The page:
Wheels and Tires
The tires were swapped out for some medium sized bias-ply white walls and that actually made the bus sit a little bit taller. Not ideal, and driving around Long Beach had the tires squeeling on the hot asphalt. Remember all of those old movies with tires squeeling? Yep, it’s a thing. They squeeled all the time, and slid, too. Long Beach Drift.That setup didn’t last long, though, once the bus was painted and shipped to Seattle, I hunted down some straight replacement wheels and had them sandblasted and powder coated in Ballard. White, to match the upper color on the new paint. Then I put proper tires on with truck sidewalls to spec. ## Interior We set to stripping out the black vinylboard interior and replacing it with some Baltic Birch panels, Westfalia style. Four coats of shellac seems to have worked well.
The ceiling birch panels will still take a bit of work to properly finish. The shapes are pretty crazy and they contour along the curved press roof. And it has to allow for the sunroof, and the sunroof controls.
Yes, this bus came with a full-size sliding steel roof. Full size, in this case, means it spans roughly a third of the bus length.
- Modified windows which delete the side vents
- Baltic Birch interior panels like a Westfalia camper
- Custom wall fabric over padding
- Butyl rubber and aluminum sound deadening film in all wall and ceiling panels (secondskin)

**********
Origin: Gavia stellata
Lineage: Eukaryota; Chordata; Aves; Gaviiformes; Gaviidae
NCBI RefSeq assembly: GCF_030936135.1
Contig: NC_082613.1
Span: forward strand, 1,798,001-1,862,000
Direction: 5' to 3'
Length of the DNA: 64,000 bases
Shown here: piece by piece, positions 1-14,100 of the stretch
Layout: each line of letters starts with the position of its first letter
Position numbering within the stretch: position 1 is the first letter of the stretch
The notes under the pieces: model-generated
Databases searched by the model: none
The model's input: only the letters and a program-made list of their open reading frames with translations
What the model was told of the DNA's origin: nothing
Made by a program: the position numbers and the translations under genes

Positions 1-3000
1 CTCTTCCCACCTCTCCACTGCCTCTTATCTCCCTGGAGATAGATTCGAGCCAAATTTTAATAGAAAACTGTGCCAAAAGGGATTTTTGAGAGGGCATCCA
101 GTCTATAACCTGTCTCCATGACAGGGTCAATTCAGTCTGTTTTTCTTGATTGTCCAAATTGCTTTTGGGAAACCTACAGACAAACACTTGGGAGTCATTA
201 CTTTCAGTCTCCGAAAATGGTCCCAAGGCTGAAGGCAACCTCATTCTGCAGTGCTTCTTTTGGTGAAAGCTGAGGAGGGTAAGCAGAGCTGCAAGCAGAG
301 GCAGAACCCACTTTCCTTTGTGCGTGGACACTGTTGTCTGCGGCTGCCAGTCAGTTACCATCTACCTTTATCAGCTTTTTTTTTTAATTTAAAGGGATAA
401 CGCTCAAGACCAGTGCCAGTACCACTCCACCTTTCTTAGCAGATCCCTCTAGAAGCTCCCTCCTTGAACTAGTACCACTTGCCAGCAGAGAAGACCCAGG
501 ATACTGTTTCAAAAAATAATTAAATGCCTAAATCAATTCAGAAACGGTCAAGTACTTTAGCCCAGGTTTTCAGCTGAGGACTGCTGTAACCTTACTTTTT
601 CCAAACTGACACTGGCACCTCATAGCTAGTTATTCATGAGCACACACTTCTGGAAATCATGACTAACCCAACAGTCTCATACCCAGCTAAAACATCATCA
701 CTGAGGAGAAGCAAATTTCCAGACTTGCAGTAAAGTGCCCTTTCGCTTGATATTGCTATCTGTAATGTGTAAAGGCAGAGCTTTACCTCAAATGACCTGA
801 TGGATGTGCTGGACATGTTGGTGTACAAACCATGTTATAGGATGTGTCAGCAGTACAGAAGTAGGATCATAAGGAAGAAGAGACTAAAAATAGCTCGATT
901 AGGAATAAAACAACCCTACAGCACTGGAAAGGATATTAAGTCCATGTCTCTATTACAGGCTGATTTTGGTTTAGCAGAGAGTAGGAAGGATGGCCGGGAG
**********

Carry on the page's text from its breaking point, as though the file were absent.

- Red leather steering wheel cover
- Hella headlamp cases with yellow guard film and German Flösser H4 bulbs
- Jailbars both rear sides and rear window
- Koni special shock absorbers for this bus model
- Renewed steering box, linkages, tie rods, bushings
Still to do
- Seat spring repair, new padding, and new covers
- Floor rubber
- Front door window seals
- Interior warm LED lights and outlets
- Retrofit original Blaupunkt radio with USB or other AUX input
I wonder if
- Electric motor?
- Can I make my own seat covers since I’ve been working with leather so much? What color?
Ah, driving Sandy is a dream.
Sandy was born the same year as I. She’s not finished ten years on. Nor will she ever be. But she’s parked right outside ready to roll.
Then, thanks to good friends, and shortly after getting most of the bus together, we managed to get it on the cover of the local magazine:
A short while ago the odometer flipped. At least 100,000 miles on this baby.
Chris Iwanowski, the busman, is no longer with us. Sadly, we lost him a few weeks before I picked up the bus. I was anxious to share the good news with him, but his complications worsened and we weren’t able to celebrate together.
So, I dedicate this post to his memory. He was a wonderful family man, agency owner — Barking Dog Studios, community-involved businessman, bus driver — Flickr, and overall fantastic human being who drove his bus across Canada.
Thank you for your friendship and kindness, Chris Iwanowski.
hey- need help— chris iwanowski (@busman) April 28, 2009
You are missed.